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Stay at home. Protect the NHS. Save lives. 

It’s a simple message, and we should all be following the guidelines set out by the Government. If you don’t know them yet, or you aren’t clear, have another look here.

Under normal circumstances, we would be encouraging everybody to get outside, get some fresh air, get walking, start exploring. But these aren’t normal circumstances. At the moment, we would urge everyone to do the opposite: stay at home, don’t drive unless it’s essential, do your part. There have been a number of reports locally and nationally of people driving to enjoy beauty spots or to access their exercise, or gathering in groups in parks or areas of countryside. Please don’t do this. Please stay in your local area to get out in the fresh air, or to go for a walk/run/cycle. Please be responsible.

When all this is over, the national landscapes of the UK, our National Parks and Areas of Outstanding Natural Beauty, will be throwing their arms wide open to welcome visitors back. But for now, we are all asking everyone to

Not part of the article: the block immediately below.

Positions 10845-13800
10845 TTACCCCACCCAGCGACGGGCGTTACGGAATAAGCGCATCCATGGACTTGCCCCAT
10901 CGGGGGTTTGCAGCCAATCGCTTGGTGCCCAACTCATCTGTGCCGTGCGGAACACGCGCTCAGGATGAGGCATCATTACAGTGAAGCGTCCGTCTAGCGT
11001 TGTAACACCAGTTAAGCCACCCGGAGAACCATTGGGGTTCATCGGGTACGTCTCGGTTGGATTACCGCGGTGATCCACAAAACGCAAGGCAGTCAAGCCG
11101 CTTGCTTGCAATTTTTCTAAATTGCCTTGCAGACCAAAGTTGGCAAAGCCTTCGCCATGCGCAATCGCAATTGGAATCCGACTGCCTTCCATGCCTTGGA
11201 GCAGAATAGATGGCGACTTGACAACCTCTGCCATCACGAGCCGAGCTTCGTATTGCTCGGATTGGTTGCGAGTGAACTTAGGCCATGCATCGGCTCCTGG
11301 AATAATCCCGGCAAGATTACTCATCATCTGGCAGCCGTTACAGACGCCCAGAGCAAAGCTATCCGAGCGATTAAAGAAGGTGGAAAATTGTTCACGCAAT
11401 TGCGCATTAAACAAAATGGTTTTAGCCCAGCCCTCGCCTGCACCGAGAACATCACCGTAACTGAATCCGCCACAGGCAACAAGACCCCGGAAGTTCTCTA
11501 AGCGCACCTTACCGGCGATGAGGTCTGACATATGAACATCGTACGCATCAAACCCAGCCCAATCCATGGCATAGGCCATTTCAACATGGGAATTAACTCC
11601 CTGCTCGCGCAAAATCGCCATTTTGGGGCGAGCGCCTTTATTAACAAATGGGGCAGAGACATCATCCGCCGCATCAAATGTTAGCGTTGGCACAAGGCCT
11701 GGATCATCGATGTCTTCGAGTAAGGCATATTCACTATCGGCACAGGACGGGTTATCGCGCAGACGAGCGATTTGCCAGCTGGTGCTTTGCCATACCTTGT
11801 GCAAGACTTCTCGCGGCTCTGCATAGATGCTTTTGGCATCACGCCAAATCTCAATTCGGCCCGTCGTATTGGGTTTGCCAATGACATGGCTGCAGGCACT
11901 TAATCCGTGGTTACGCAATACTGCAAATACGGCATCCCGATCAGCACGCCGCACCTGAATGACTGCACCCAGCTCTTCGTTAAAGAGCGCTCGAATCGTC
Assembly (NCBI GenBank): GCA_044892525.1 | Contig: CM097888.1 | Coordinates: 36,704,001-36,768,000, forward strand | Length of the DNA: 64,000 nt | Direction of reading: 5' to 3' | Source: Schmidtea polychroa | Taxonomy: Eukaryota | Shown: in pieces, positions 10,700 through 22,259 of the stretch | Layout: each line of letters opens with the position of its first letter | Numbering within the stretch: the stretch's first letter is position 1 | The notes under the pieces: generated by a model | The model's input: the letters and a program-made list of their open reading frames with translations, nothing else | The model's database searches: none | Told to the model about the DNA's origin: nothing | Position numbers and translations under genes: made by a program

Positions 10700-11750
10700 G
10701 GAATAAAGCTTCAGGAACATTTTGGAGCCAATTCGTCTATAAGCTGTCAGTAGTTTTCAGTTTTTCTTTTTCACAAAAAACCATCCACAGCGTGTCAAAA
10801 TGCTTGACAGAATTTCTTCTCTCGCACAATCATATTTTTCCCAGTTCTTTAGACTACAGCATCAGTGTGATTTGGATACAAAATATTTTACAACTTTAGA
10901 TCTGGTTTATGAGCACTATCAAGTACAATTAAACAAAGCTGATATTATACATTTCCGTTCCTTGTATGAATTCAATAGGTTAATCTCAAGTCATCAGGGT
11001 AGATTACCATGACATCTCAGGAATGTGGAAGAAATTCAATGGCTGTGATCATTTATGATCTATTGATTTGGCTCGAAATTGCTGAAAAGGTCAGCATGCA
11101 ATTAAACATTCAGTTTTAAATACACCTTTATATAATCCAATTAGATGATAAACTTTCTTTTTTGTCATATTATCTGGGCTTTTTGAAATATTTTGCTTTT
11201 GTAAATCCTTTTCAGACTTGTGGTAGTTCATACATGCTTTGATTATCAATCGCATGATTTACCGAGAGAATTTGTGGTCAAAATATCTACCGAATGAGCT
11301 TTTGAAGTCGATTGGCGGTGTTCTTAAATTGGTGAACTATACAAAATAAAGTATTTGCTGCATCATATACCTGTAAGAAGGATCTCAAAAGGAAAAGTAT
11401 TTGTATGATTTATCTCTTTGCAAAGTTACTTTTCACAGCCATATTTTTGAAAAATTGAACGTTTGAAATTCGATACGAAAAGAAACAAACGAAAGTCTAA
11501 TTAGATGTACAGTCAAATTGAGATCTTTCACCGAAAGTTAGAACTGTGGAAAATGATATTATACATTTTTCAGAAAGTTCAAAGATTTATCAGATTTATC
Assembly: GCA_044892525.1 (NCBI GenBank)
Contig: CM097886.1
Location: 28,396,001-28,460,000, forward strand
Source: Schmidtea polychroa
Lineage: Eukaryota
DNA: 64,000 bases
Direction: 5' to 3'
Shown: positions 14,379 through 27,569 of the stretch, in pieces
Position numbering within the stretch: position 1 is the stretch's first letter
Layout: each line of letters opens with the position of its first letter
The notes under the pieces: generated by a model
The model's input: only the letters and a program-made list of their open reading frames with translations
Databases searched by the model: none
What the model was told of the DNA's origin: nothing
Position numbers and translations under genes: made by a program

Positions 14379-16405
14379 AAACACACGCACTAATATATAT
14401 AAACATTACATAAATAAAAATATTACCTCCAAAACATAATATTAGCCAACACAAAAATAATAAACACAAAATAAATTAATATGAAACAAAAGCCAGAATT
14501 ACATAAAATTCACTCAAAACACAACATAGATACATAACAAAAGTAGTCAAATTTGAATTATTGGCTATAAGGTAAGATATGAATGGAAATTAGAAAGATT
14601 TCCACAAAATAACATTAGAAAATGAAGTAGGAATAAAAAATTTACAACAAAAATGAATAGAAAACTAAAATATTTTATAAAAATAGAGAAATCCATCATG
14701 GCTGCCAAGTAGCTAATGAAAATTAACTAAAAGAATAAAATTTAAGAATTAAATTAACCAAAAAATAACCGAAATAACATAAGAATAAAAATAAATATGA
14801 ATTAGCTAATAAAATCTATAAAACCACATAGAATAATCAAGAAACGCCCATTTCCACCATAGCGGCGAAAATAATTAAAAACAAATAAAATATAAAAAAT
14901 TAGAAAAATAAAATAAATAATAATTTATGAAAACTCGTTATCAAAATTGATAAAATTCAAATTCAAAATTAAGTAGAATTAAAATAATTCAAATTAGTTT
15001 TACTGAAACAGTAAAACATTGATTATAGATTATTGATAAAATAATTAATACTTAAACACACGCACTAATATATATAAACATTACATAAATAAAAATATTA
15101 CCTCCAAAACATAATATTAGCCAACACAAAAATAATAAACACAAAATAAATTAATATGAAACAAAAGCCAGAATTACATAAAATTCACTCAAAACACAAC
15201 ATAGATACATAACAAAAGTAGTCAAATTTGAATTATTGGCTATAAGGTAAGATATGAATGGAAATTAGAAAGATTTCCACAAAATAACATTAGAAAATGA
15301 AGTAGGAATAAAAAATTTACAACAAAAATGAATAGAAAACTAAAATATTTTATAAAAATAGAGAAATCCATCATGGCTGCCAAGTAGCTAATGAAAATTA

Stay at Home. Protect the NHS. Save Lives.


COVID-19: Update 24/3/20

Following Prime Minister Boris Johnson’s address to the nation last night (23/3/20) we have now amended our working practices further.

In line with the latest guidance from UK government, the Cotswolds Conservation Board team will now be working from home until further notice. The office will not be open, but it will be staffed by one team member from 10am – 3pm, Mondays to Thursdays.

Please bear with us as we adapt to these new working practices, and as we try to keep up with phone calls. If you are able to email the colleague you need and exchange direct phone numbers, that would be very helpful. All available email addresses are here.

As this situation progresses, we will aim to post all our updates on the Latest News page of our website, and on Facebook and Twitter.


COVID-19 – office update